For Impact


Imagining a day in which “Not-for-profits” don’t exist

For Impact Ideas, On Change in the Social Sector | | Nick Fellers

Tom’s been pushing for a ‘change’ in the sector and a change in the vocabulary for 15+ years. In the past five years we’ve seen the dialogue about a new language explode. And, recently I’ve been able to imagine a day in which ‘not-for-profits’ don’t exist because a different identity shapes those devoted to changing the world.

We give a big portion of our time and resources to helping young leaders change the world. Tom’s been the boxing coach at Notre Dame for 35+ years and I built and sold my first company (at Notre Dame) before I was 22. We’re sold out for young people.

Thinking back over the past two years we’ve had young social entrepreneurs to our boot camps, mentored at the Unreasonable Institute and worked closely with another 26 young leaders at Eagle Creek or on-the-road. Not one of them would describe what he or she is doing as a ‘not-for-profit’. When you listen to them describe their ambitions the message is about

  • Social Innovation
  • Social Enterprise
  • Movements / Networks
  • Change-Focused Organization
  • For Impact (after they’ve been with us)

The really interesting thing is that I think greater than 80% have been incorporated as 501c3 organizations.

This is not an observation about vocabulary. It’s an observation about identity and being.

When you talk to these founders and change makers they are choosing (and more often defaulting toward) a different identity.

Were those that started or contributed toward not-for-profit-efforts 30 years ago not social innovators? Of course they were social innovators. But, the default identity and story was different. It was one about ‘resources’. It was about doing good with less. It was about ‘choosing not to work for the man [and $$] in order to devote your life to others’.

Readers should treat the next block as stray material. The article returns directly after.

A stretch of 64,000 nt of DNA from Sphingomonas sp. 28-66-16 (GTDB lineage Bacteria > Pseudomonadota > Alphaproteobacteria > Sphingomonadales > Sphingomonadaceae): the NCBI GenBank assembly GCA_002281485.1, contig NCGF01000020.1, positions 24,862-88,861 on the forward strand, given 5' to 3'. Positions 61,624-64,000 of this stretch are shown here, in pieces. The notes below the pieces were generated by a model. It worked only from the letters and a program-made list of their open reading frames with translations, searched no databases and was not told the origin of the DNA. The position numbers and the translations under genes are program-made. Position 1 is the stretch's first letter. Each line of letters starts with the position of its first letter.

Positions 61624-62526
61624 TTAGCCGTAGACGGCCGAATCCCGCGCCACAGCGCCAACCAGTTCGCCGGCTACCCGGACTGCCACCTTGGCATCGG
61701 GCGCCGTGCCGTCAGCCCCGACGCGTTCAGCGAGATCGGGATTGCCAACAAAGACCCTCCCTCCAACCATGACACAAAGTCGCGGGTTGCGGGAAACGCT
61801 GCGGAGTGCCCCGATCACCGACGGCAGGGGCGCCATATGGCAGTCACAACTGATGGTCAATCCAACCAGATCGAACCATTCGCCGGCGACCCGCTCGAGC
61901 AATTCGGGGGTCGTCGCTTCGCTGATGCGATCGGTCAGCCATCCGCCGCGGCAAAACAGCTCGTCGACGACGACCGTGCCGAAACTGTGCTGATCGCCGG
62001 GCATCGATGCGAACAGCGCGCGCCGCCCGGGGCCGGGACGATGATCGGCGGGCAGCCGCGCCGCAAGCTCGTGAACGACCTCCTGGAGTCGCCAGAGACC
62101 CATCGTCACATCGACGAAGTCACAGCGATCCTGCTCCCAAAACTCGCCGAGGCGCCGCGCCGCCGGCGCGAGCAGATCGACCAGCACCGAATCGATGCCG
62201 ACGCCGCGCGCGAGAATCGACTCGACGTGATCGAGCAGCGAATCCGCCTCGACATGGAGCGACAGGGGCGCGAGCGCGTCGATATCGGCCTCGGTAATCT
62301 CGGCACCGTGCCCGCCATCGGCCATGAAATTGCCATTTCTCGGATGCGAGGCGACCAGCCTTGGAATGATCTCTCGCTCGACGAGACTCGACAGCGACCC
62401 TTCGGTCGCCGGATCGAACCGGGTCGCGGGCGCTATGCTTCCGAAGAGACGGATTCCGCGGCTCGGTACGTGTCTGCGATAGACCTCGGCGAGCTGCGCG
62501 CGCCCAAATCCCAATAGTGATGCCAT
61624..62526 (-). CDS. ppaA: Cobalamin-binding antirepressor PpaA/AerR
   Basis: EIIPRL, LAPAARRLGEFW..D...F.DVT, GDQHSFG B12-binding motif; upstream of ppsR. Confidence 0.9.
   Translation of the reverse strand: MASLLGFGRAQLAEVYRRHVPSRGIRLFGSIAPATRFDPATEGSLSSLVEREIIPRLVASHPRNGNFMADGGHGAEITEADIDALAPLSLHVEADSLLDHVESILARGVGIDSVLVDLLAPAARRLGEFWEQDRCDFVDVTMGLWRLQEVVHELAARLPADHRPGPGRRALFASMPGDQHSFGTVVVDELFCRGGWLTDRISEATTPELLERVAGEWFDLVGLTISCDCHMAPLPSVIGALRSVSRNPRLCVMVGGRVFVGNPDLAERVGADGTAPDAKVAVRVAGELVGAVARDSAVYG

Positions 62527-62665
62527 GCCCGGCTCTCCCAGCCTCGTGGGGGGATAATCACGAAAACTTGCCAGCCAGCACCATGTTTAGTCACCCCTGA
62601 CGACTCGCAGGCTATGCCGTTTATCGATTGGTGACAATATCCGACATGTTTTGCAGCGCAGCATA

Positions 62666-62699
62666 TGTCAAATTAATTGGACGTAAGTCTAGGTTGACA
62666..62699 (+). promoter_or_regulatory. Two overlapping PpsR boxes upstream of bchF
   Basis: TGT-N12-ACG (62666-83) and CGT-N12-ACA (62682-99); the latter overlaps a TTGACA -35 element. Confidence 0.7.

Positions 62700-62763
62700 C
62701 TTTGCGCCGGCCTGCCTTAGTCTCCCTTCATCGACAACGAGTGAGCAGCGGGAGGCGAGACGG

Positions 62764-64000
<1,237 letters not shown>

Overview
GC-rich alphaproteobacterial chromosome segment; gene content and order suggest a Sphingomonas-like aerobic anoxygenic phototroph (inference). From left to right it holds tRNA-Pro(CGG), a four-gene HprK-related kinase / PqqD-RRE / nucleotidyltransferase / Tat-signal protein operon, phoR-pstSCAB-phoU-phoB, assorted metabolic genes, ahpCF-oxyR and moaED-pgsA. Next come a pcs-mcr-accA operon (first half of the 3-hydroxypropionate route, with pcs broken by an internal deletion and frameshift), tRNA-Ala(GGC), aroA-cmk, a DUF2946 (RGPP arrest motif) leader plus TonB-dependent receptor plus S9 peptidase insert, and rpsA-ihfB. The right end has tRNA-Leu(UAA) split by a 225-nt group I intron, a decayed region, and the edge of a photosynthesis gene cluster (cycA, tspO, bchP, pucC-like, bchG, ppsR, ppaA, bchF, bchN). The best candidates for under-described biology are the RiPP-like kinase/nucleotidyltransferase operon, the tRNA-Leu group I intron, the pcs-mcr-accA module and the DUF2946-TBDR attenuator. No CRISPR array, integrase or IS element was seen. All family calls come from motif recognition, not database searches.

Only ten years ago my partners and I sold our tech company during the height of the dot-com era. When I told everyone I wanted to work in the non-profit-sector my peers and mentors asked me if I was sure I wanted to ‘give up everything’… they then patted me on the back, gave half a smile and said, “Good for you.”

The old ‘not-for-profit’ story was about volunteering to take less in life to help others. It was about lifestyle and resources. Today’s conversations are about intent.

  • They’re about AMBITION
  • They’re about PURPOSE.
  • They’re about LEVERAGE.
  • They’re about CHANGE.
  • They’re about ENDLESS IMAGINATION.
  • They’re about IMPACT.

“You become what you think about.” – Earl Nightingale
“You ARE your story.” – Jim Loehr

Because these new leaders (in age and/or perspective) see themselves as different, they are different. They’re bringing a new message, a new brand and a new voice.

They excite me because of their youthful energy but also because an entire generation is For Impact – not just some vocal fractions. That being said, my observations about ‘the new story’ go well beyond gen-y. I traveled to DC last week to visit with the first ever Director of Social Innovation. He’s technically a policy and resource bridge to 501c3’s but I can’t recall him using the term ‘not-for-profit’. More to my point about identity, he only spoke about change, systems and innovation.

You take the voices calling for a different vocabulary… you take a new demographic that doesn’t even think in terms of ‘not-for-profit’… and you start to see some top-down reframing and it’s possible to suppose a day in which we won’t even have ‘not-for-profits’.